What's to become of a 16-acre site near Buford Dam and Nuckolls roads triggered some unrest Thursday from several dozen residents, including a Forsyth County commissioner-elect.
In the end, however, the county commission voted 3-1 to amend several conditions of the residential zoning.
That was after Commissioner Jim Harrell made an initial motion to postpone action at the request of Chairman Charles Laughinghouse, who was not there.
His motion was not seconded, which drew the ire of resident Joe Moses.
"Will any of you stand up and tell me why that wasn't seconded?" Moses asked during the public comment portion of the meeting.
Vice chairman David Richard told Moses the public comment period "does not provide for back and forth comments."
Moses, who lives below the proposed site, told commissioners he was worried about runoff.
"I can stand here my whole three minutes and wait," he said. "If y'all want to hide under your desks, you might as well. I think it's a reasonable question."
Commissioner Brian Tam told Moses he had "put a great deal of time into this."
"I've met with people who support it and those who oppose it," Tam said. "I'm ready to go forward."
The commissioner went on to say that Laughinghouse, who was attending another meeting Thursday night, had not informed him ahead of time that the item needed postponing.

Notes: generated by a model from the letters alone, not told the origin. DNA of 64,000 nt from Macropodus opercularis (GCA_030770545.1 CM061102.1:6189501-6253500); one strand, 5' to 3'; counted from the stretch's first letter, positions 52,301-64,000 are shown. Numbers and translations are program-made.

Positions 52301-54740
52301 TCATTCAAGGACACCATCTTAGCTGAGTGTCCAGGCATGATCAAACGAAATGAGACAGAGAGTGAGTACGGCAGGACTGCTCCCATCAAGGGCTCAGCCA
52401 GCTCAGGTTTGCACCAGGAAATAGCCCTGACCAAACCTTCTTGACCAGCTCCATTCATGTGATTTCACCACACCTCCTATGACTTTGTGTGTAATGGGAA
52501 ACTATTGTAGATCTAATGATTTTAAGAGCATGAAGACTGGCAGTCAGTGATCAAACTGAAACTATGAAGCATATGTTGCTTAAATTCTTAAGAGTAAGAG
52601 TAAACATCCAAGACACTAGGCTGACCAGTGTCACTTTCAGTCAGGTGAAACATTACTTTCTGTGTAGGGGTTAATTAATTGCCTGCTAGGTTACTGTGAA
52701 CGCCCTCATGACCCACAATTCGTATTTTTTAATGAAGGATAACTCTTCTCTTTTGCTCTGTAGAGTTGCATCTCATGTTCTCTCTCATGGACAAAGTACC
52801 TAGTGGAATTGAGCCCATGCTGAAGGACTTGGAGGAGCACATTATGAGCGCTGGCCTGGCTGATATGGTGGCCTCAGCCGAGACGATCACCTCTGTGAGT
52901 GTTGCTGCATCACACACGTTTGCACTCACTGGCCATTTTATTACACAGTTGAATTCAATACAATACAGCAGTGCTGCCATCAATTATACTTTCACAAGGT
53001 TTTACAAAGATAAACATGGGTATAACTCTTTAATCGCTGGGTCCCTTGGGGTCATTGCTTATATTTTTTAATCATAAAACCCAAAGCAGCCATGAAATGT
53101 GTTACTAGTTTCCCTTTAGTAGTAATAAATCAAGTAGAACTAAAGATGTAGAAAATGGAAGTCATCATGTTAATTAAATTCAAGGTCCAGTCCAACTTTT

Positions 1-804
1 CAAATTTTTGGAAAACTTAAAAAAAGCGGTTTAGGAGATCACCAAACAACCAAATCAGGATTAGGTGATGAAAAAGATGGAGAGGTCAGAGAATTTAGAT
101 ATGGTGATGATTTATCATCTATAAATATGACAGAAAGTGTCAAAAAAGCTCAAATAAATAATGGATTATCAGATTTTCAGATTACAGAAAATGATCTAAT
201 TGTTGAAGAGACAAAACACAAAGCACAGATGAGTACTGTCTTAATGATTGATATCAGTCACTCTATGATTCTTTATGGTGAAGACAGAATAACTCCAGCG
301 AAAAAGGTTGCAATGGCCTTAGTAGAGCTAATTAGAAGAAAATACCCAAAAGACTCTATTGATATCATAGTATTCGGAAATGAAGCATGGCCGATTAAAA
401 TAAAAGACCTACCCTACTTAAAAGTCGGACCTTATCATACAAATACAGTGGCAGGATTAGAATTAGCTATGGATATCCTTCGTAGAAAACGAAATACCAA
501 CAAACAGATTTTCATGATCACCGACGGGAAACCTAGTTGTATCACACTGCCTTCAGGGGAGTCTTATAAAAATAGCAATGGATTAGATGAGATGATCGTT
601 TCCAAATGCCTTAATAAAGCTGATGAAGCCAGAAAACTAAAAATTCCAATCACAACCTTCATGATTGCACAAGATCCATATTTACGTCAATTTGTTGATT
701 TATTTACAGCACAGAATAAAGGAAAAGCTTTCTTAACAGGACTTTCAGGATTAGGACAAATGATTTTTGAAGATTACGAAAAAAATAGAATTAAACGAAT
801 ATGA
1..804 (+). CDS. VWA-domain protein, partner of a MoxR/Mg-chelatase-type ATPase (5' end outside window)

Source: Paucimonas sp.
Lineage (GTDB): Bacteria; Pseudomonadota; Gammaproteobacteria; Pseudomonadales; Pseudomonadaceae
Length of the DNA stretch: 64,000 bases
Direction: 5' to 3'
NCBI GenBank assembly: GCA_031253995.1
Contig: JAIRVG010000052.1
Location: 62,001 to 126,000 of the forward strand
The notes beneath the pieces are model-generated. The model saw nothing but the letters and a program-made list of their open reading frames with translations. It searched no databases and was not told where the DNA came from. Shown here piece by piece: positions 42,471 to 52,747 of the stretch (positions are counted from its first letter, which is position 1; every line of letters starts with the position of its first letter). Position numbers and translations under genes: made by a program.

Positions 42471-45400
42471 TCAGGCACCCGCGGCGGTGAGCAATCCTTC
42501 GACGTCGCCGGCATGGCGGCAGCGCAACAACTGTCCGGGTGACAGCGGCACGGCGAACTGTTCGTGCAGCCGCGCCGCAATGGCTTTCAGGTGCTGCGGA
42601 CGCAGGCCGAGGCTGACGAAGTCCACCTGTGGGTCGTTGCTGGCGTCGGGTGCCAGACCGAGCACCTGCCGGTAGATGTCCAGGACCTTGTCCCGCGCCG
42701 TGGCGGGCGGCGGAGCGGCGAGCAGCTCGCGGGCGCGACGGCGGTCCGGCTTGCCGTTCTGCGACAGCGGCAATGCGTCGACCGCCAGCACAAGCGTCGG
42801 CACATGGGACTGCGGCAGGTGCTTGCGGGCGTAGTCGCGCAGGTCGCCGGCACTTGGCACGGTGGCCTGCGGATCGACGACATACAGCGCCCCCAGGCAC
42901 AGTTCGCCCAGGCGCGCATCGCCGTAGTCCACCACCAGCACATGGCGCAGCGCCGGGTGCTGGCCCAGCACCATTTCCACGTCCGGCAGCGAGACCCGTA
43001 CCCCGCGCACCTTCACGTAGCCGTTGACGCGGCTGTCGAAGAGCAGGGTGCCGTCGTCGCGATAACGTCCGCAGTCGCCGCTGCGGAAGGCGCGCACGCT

Developer Danny Bennett owns the property, which was originally zoned from commercial to residential in 2004.
He sought the changes in an attempt to satisfy nearby residents, with whom his business, Buford/Nuckolls LLC, has been negotiating.
Still, some residents worry the proposed town homes could become apartments.
In response, Bennett offered to make another condition during the public hearing.
"We would be willing to put in a new zoning condition that apartments would not be allowed ... to assure people there will be no apartments," he said.
That didn't satisfy all the residents.
District 5 Commissioner-elect Jim Boff, who lives in the area, said he had a problem with the proposed building's proximity to the gas station at that intersection.
He said his main issue was that it "sits on top of a hill directly next to a gas station," adding that the county's unified development code did not allow for such.
Richard told Boff the 500-foot limitation for gas stations next to residential properties is designated for when gas stations try to rezone next to residential, not the opposite.
"What difference does it make if you explode, whether you were there first or the gas station was there first?" Boff asked.
Commissioner Linda Ledbetter, who Boff will succeed in January, said it was a moot point.
"The problems you're talking about stay regardless of whether [the developer] builds or not," said Ledbetter, who chose not to seek a second term.
"If he doesn't build, nobody can burst into flames," he said. "There's no building to burst into flames if there's an explosion."
Ledbetter asked what difference it made.
"There's still going to be buildings there," she said. "It is zoned that way. Do you understand that? We're trying to make it better for y'all."
Ledbetter made a motion and read the new conditions of the zoning, which included, among others, the provision that the town homes would not be used as apartments and that overhead sprinklers would not be required inside them.
"When that place blows up, I don't think anybody here is going to have to worry about whether they had sprinklers," she said.